The biggest myths perpetuated in the history of political economic analysis are the established contradistinctions between ‘democracy’ and ‘dictatorship’. Based on outlined differences, democracy is canonized as the opposite model of political governance to what is disgraced as dictatorship. And with this logic in place, Vaclav Havel is glorified to be a “freedom fighter” of his land, and Kim Jong-il is denounced as a dictator who throttled freedom in his country. It may be an irony that both these leaders died around the same time, but what is way bigger a concern is the manner in which they are being judged as historical subjects.
In a corporate media culture that actively moulds our everyday thought processes through news contents, it is necessary to pause awhile, and dissect such enormous conclusions and examine if the impositions of such documented views are merely hasty, or purely methodical. For history is not just a body of collective knowledge compiled for posterity, but more importantly, critical investigations into historical scholarships instill the more necessary weapons in the minds of the future generations to improvise upon this much maligned world.
Invariably every media house in the West has recently depicted Havel as a freedom fighter while Kim Jong-il is announced as an evil dictator. What then were their legacies, and what value systems did they further? Let us investigate into the unique histories they individually were influenced by, and gave further shapes to.
Contrary to mainstream media depictions, Havel was not the romanticized non-violent leader of a bloodless Velvet Revolution. Such an assertion is grossly inadequate to explain the peoples’ history of the Eastern Europe. Czechoslovakia’s political transitions throughout last century were tumultuous at various junctures, to say the least, and Havel’s roles were equally dubious.
Before awarding the nonviolence sainthood upon a person like Havel, it is important to recollect that Havel was the first leader of Czechoslovakia to support the biggest militarist force on the earth, NATO. His ambition to drive Czechoslovakia to join NATO was one of premeditated stance that had surfaced for all three decades following the so-called Prague Spring. Not only was NATO alliance close to his heart, Havel was a ruthless proponent of capitalism all along. Resultantly, he drove Czech Republic to join the Organisation for Economic Co-operation and Development (OECD) as soon as he was handed over power. OECD, in turn is a creation of the Marshall Plan, a militarist and economic system that fostered American hegemony during the Cold War and its aftermath. In simpler terms, Marshall Plan (and OECD) were funded by the successive US governments with a single aim to destabilize communist countries in Eastern Europe, using financial aids and grants. Marshall Plan also fostered western European colonialism (such as Netherlands’ colonial aggressions in Indonesia and subsequent annihilations of millions of communists).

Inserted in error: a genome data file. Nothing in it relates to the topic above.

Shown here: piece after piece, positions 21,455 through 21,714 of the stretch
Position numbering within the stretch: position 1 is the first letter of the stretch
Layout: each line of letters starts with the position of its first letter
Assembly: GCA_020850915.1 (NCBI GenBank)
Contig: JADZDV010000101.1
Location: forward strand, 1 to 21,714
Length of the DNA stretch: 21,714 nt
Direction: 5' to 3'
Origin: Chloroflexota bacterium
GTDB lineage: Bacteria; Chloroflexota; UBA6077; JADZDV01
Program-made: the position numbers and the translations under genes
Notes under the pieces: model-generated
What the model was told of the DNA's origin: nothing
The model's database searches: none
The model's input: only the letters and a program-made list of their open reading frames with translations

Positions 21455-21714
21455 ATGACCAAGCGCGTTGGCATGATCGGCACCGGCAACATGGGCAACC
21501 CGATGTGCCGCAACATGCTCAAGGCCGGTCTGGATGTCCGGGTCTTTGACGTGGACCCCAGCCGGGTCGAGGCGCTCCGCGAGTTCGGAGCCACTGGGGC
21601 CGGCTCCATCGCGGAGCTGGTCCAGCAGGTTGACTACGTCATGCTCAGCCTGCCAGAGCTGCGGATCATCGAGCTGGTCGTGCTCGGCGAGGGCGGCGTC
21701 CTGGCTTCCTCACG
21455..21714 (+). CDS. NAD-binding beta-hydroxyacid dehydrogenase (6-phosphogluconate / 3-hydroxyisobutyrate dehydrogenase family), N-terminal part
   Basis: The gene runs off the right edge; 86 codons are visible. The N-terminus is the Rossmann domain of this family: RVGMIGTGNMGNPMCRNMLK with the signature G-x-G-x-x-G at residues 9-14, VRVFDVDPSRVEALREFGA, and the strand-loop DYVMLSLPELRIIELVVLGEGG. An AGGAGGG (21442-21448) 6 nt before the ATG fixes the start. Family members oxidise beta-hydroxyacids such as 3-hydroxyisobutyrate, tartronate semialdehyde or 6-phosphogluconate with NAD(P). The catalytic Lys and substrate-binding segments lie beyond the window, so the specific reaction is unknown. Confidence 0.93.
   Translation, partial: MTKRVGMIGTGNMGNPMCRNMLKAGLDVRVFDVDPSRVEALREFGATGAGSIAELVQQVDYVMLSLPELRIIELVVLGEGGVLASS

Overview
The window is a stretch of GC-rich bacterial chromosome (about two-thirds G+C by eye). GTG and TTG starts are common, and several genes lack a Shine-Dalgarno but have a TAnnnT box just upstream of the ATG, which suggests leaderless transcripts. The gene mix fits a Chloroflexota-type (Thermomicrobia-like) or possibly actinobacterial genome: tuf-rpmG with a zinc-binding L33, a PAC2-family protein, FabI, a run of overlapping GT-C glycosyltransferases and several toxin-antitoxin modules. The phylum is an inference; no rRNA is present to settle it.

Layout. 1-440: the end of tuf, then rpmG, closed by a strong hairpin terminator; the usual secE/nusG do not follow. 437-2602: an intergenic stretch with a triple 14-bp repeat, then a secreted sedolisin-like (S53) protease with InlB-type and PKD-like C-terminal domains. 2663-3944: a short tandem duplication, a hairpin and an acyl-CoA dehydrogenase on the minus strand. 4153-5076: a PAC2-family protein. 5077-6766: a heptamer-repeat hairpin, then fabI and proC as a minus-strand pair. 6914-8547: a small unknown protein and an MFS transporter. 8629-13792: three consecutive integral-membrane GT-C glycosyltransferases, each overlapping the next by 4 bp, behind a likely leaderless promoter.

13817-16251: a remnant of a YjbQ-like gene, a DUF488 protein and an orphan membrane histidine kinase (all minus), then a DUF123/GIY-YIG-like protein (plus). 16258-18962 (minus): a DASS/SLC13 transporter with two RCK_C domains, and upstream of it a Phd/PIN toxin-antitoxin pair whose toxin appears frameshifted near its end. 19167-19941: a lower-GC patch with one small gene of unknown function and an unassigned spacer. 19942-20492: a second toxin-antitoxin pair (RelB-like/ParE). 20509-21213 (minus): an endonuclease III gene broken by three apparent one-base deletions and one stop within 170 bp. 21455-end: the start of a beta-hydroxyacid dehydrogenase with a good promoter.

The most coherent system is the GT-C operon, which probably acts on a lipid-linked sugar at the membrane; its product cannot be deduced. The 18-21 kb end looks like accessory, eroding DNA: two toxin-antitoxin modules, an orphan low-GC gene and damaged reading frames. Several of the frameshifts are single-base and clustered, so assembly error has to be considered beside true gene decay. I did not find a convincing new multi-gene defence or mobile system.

If anything, Havel’s legacies are that of a violent and ruthless anti-communist leader who aspired to divide Czechoslovakia, rule over the land (for over a decade) with an intent to end communism and make the country an active recipient of military contracts from the US, and a militarist leader who formally inducted Czech Republic into International Security Assistance Force (ISAF) combat operations in the War on Afghanistan (where Czech Republic is one of the major players).
As a member of Organization for Security and Co-operation in Europe (OSCE), Havel has led Czech Republic into legitimizing the various ribbon-based demonstrations that were instrumental in disrupting former CIS republics. Be it the so-called “Orange Revolution” in Ukraine or the electoral judgments in Belarus, OSCE has been at the most, a biased organization with agenda suitable to further western models of democracies, while selectively refraining from judging electoral frauds in United States, for example. “Orange Revolution” has been already admitted to be the handiwork of western bullies. Funders include both Republican Party and the Democratic Party. If the former party was represented by International Republican Institute (IRI- funded by the US Govt and headed by none other than Senator John McCain to “democratize” nations around the world), the Democratic Party made its presence felt in the so-called “revolutions” in Europe through its National Democratic Institute for International Affairs (NDI) headed by Madeleine Albright (whose hawkish crusade – along with Bill Clinton’s – against Iraq’s illusive WMD programs led to the tragic war on millions of innocent people). NGOs such as Freedom House which are endorsed by Bill Clinton and his likes have the dubious distinction of creating the freedom scales whereby they have ranked North Korea to be the lowest in their appraisals. Irony is that the Freedom House had declared a racist system of Rhodesian election of Ian Smith to be “fair” while legitimate election of Mugabe in Zimbabwe to be “dubious” (Chomsky/Hermann, Manufacturing Consent). Freedom House has consistently sought its information from anti-communist organizations as its sources based upon which, it ranks the freedom levels of countries. Freedom House, Chomsky writes, is “interlocked with AIM, the World Anticommunist League, Resistance International, and U.S. government bodies such as Radio Free Europe and the CIA, and has long served as a virtual propaganda arm of the (U.S) government and international right wing”.